What are your chances of acceptance?

Your chance of acceptance
Duke University
Duke University
Your chancing factors
Unweighted GPA: 3.7
SAT: 720 math
| 800 verbal


Low accuracy (4 of 18 factors)

How to Get Into USC in 2023, from a USC Grad

What’s Covered:


The University of Southern California (USC) has the distinction of being the oldest private research university in California. However, what attracts applicants to the school today are its world-class education, beautiful campus, and idyllic Los Angeles setting.


USC is consistently ranked among the top 30 national universities, and some of its programs are thought of as the best in the country. For example, USC and NYU often go back and forth as the best school for students pursuing film, and USC’s location gives it an advantage over most top-tier schools in this field.


Read along to learn what it takes to get into USC in 2023, along with tips from a USC alumna.


How Hard Is It to Get Into USC?


Gaining admission to USC is hard. The university received a historic 80,790 applicants for its Class of 2027 and admitted 9,277—an acceptance rate of just 9.9%.


The average academic profile of accepted students for the Class of 2027:


  • GPA: 3.9
  • SAT/ACT: The middle 50% SAT and ACT scores are 1330-1520 and 30-34, respectively.
  • Class Rank: USC didn’t report the average class rank for its Class of 2027, but you’ll need a strong performance in the classroom to gain admission—41% of the Class of 2027 earned perfect grades in high school.


What Is USC Looking For?


According to their 2021-2022 Common Data Set, USC considers the following factors “very important”:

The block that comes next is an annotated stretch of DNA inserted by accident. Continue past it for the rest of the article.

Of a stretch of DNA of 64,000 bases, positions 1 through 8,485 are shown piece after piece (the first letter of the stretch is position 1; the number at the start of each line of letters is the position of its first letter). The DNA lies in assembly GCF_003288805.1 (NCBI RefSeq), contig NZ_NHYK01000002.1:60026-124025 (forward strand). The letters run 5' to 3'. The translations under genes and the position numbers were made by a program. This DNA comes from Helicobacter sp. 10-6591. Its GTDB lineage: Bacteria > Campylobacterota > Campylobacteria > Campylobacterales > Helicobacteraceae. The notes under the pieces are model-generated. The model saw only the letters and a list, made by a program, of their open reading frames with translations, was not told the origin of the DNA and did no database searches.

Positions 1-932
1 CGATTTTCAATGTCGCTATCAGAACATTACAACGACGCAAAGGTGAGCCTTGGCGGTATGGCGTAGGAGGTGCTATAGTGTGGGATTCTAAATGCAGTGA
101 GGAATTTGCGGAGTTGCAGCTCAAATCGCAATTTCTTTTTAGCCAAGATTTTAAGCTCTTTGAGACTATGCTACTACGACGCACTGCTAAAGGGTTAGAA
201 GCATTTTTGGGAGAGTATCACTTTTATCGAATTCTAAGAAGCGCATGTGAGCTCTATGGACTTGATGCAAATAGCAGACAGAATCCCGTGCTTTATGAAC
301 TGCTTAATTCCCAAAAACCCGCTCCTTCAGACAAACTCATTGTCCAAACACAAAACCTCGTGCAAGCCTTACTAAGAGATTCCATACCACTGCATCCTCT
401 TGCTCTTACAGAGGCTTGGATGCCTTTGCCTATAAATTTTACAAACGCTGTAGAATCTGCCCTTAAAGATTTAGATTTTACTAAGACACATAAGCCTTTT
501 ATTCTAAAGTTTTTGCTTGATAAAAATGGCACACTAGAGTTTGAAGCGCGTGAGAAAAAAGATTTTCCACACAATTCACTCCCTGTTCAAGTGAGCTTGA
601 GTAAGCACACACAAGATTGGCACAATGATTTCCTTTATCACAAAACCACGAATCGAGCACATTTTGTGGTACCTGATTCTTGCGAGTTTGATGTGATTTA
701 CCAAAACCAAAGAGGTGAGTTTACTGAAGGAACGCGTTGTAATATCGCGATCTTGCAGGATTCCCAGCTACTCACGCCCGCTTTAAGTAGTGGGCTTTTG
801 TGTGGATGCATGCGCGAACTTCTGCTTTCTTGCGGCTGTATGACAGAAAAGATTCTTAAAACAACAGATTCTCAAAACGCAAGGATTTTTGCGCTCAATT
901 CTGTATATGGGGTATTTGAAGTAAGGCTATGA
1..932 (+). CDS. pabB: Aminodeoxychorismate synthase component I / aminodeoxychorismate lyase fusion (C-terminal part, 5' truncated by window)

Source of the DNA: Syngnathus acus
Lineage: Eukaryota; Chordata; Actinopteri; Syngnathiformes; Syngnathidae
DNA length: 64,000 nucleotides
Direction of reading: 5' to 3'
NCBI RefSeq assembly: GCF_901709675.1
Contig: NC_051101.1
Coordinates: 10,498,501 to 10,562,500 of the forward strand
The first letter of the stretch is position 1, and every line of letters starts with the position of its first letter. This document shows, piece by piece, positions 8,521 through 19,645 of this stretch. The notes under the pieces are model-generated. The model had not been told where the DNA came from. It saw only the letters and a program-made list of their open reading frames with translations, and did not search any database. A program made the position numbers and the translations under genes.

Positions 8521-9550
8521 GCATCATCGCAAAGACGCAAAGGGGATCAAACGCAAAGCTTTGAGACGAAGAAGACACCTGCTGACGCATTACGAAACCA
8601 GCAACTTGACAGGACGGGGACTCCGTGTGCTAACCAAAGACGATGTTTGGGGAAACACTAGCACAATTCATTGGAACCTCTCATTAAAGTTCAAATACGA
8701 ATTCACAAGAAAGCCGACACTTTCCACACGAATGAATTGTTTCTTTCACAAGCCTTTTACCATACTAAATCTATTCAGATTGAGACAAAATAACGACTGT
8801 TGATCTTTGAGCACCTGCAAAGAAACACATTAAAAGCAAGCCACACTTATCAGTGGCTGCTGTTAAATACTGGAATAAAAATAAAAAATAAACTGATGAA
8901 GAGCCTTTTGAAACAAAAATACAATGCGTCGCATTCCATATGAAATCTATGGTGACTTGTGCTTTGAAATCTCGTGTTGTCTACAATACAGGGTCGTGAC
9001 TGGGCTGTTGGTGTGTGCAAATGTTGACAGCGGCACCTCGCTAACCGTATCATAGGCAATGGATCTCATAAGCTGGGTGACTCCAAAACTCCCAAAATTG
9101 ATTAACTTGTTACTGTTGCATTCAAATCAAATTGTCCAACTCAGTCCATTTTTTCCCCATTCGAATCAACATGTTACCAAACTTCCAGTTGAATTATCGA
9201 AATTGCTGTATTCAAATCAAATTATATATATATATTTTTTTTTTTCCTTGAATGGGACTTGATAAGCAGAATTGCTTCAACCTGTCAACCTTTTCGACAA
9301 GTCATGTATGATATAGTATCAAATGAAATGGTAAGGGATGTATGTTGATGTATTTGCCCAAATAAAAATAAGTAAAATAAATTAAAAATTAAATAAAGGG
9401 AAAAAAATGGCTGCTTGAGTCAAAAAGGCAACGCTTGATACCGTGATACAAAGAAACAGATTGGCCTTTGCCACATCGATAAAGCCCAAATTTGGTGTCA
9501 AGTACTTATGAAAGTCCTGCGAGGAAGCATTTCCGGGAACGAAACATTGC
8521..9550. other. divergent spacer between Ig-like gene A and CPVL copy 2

• Course rigor
  • GPA
  • Test scores
  • Essay
  • Recommendation letters


These factors are “important”:


  • Extracurricular activities
  • Talent/ability
  • Character/personal qualities


These are “considered”:


  • First generation
  • Legacy
  • Racial/ethnic status
  • Volunteer work
  • Work experience


And these are “not considered”:


  • Class rank
  • Interview
  • Geographical residence
  • State residence
  • Religious affiliation/commitment
  • Applicant interest


My USC Admissions Story


Academically, my profile aligned strongly with USC’s average academic profile. My GPA was extremely high, like most USC admits, and I did not fail to demonstrate course rigor—graduating having completed 15 AP classes. My ACT score was a 33, at the upper end of USC’s Middle 50%.


Based on my academic profile, my application made it through the first round of admissions and was read by an admissions officer. That said, I think that it was the combination of my essay and my letter of recommendation that secured my admission and that earned me a scholarship.